Regular charcoal or carbon is obtained by the destructive distillation of wood, nut shells or animal bones. This charcoal is then “activated” by heating to 800 to 900 °C with steam or CO2 in the absence of air. This activation process results in an extremely porous internal structure and an internal surface area averaging 10,000 to 20,000 square feet per gram! Activated charcoal works by “adsorbing” chemicals that may impart unwanted colors, odors, or tastes. Adsorption differs from the more familiar process of absorption in a fundamental way. In absorption one substance actually penetrates into the inner structure of another substance—such as water being absorbed by a paper towel or cotton ball. Adsorption, in contrast, is the adherence of one substance onto the surface of another. The adsorbed substance may be in the form of atoms, ions, or molecules of a liquid or gas. An analogy of this process would be a man in a Velcro® suit adhering to a Velcro wall—he is adsorbed onto the surface of the wall due to the properties of Velcro.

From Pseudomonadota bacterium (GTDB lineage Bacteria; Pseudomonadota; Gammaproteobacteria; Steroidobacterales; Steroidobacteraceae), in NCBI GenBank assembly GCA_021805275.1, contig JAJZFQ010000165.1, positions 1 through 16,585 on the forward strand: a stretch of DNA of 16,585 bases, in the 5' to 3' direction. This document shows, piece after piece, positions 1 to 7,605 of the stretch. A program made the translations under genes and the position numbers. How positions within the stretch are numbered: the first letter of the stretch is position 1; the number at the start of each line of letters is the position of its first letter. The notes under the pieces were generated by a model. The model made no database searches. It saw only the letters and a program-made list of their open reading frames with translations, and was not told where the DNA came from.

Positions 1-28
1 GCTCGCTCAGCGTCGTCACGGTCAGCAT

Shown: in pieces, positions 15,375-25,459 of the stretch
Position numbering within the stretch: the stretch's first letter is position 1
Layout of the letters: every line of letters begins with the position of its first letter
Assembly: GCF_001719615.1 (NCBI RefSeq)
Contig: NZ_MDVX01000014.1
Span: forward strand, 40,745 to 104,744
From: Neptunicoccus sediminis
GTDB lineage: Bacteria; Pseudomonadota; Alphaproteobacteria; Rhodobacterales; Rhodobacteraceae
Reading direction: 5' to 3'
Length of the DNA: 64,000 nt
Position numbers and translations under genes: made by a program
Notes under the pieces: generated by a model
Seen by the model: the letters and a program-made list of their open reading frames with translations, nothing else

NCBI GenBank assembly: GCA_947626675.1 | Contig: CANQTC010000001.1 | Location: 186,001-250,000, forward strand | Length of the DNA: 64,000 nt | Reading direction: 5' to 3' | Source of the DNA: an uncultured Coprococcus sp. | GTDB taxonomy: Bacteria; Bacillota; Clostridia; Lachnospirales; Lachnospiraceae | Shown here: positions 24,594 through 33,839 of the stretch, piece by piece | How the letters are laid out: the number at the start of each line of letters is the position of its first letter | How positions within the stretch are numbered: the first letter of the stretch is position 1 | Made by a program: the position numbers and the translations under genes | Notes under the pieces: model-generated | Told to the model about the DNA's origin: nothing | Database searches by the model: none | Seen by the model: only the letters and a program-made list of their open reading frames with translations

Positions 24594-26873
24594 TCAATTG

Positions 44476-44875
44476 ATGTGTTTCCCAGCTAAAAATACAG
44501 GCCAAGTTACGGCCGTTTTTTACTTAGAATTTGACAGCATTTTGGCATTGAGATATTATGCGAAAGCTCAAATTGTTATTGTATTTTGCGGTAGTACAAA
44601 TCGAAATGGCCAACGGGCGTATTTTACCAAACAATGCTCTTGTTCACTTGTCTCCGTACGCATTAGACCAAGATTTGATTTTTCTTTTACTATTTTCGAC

Due to its almost inconceivably large internal surface area, activated charcoal has a remarkable capacity for adsorbing unwanted chemicals. In addition to its use as a water purifier, its ability to deodorize, decolorize and purify mixtures has applications in air purifiers, gas masks and aquarium filters—among others. It is also used commercially in the purification and decolorization of sugar and artificial sweeteners.


(for each lab group)
Activated charcoal (carbon)*